CryptoLocker Hijack Program
It is difficult sometimes to determine what the really worst virus is. Other than the rare virus that attacks your bios or your underlying hardware, this one probably qualifies.
In an earlier post, I spoke about a thing called ransomware that installed itself on my neighbors computer. Really nasty.
Cryptolocker is one step worse. It installs silently and then does a search on your computer for for over 70 personal file types including such things as office, power point, images, music and just about anything you can think of. Then, it simply encrypts them with AES and other types of super encryption. Typically it gives you 72 hours to pay a ransom of $100-$300 or the encryption key is deleted off the computer and gone forever.
A red sign appears on your computer.
So how does this nasty piece of software attach itself to your computer?
Originally, it came out with fake emails from what appeared to be customer service communications from companies such as UPS and FEDEX, that came with attachments. When opened, the attachments infected the computer.
Now, it may still come that way, but the following are used as well:
Exploit kits on hacked web sites that take advantage of vulnerabilities on your computer to install the infection.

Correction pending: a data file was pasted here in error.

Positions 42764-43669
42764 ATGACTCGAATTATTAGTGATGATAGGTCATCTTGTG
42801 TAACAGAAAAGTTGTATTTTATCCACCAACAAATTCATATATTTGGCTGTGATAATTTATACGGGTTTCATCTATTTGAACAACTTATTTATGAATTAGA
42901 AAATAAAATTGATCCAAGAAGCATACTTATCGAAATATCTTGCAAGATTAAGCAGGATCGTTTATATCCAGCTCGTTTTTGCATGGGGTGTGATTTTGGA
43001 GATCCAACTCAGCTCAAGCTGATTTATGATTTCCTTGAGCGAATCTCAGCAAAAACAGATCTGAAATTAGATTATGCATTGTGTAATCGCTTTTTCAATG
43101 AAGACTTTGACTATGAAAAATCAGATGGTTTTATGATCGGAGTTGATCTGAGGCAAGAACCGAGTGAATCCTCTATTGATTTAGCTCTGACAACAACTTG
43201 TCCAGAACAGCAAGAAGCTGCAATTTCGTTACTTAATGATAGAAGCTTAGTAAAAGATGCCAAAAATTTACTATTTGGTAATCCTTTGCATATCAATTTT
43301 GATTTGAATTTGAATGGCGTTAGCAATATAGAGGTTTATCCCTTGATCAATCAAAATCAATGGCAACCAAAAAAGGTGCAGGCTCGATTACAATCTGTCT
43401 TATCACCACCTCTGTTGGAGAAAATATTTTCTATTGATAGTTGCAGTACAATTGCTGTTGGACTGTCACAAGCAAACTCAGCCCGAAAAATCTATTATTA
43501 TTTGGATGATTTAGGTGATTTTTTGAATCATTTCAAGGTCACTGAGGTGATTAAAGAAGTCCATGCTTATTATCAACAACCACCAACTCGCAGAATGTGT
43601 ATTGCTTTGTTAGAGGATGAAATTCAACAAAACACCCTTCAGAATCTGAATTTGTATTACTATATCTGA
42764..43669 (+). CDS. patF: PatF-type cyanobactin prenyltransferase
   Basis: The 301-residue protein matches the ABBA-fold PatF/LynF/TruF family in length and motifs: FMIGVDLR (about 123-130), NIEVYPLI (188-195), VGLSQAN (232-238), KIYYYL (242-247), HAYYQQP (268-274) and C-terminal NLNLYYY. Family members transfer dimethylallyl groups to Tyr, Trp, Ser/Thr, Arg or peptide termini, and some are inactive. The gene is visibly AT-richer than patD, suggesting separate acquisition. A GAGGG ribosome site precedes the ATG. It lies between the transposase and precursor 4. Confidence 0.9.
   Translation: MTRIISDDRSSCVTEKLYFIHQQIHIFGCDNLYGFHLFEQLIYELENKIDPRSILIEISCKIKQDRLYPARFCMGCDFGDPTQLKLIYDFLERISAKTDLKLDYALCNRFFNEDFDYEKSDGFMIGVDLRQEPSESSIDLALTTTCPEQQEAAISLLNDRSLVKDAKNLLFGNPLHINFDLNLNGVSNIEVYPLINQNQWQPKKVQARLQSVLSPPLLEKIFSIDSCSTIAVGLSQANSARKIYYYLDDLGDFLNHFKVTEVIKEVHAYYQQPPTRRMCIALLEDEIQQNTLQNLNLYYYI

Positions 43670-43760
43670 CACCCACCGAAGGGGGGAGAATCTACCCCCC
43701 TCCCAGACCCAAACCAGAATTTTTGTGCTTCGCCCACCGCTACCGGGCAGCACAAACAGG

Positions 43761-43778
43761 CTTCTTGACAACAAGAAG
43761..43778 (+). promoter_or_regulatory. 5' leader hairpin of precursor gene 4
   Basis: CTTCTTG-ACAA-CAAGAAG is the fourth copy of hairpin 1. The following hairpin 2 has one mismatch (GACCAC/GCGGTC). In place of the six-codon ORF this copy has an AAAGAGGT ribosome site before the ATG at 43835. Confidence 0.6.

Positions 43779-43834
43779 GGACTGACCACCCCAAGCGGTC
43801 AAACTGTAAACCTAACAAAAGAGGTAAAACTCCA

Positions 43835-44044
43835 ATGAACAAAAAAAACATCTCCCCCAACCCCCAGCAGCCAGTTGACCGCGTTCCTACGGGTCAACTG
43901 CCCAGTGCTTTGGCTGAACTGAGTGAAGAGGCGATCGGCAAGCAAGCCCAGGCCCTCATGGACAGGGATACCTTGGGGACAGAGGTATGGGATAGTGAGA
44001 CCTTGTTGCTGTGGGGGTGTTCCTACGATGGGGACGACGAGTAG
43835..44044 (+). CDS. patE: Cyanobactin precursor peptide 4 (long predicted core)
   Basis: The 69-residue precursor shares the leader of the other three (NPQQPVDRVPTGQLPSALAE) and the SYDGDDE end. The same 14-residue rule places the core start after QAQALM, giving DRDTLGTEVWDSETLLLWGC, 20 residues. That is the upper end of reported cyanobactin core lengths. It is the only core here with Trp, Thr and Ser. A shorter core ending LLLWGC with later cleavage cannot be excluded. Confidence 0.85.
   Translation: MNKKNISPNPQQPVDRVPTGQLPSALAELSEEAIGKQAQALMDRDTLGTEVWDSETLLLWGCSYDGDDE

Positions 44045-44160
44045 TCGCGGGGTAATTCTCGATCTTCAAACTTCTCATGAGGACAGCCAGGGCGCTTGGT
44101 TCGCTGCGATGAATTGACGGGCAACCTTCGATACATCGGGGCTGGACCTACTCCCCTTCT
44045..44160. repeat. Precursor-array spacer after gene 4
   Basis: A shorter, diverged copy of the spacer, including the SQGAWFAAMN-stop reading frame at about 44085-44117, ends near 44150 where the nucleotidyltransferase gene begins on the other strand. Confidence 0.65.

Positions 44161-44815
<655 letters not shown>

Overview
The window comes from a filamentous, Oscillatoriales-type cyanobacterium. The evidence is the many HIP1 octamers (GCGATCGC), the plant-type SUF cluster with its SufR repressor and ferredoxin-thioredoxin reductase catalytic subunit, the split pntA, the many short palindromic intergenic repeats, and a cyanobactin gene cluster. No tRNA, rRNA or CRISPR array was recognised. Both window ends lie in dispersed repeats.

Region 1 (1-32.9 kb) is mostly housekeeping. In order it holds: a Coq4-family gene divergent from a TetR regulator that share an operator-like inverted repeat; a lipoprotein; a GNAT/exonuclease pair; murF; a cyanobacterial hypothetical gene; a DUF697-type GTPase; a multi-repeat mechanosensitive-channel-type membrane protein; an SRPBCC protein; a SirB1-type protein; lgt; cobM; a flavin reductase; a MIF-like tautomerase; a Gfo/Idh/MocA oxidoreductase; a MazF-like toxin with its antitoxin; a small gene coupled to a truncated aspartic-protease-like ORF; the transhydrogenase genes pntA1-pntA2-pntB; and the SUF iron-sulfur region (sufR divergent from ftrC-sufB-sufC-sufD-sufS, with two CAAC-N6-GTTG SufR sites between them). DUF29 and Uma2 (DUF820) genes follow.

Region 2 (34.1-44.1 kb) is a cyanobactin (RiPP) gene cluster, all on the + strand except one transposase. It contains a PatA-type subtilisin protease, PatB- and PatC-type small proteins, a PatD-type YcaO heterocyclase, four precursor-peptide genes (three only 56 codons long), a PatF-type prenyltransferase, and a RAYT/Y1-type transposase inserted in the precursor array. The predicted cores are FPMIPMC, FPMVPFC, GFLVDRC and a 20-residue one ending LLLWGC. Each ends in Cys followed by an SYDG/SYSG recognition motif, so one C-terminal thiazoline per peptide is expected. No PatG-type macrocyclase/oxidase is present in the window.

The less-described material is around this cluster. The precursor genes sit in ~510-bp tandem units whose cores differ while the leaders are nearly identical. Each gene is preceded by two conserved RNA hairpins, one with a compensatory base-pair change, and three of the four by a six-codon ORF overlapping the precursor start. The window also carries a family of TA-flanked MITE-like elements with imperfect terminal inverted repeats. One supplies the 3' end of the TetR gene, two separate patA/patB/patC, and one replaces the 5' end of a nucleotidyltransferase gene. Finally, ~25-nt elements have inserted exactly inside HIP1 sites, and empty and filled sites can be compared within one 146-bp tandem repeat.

Through Trojans that pretend to be programs required to view online videos. Typically these are found on Porn sites, but not always.
Through Zbot infections that appear to be PDF attachments. When you check the file, it will have an .exe extension after the .pdf extension. Zbot is a specific type of malware that can be purchased. It is a trojan horse.
The problem with paying the ransom is that you may or may not get a response from the creator of the malware. You can be out both your money and your files. Most malware/anti-virus experts recommend you don’t pay the ransom. However there is another option.
First you need to find out which files have been encrypted. Crytolocker itself has a tool for that. However there is an alternative.
Most importantly, is there any way at all to get my files back? Both yes and no. System restore makes what are known as shadow copies of your files when it creates a restore point. The easiest way to get to this after you have removed the malware is to use a program called ShadowExplorer which can be found here:
System restore must be enabled on your computer to use this.
If you do not have System Restore enabled on your computer or reliable backups, then you will either need to pay the ransom in order to get your files back or live with the fact that they are gone. Please note that there have been cases when people have paid the ransom and the decryption did not work for whatever reason. Furthermore, if you do not pay the ransom within the allotted time, the Cryptolocker decryption tool will be removed from your system and make it much more difficult, if not impossible, to restore your files.
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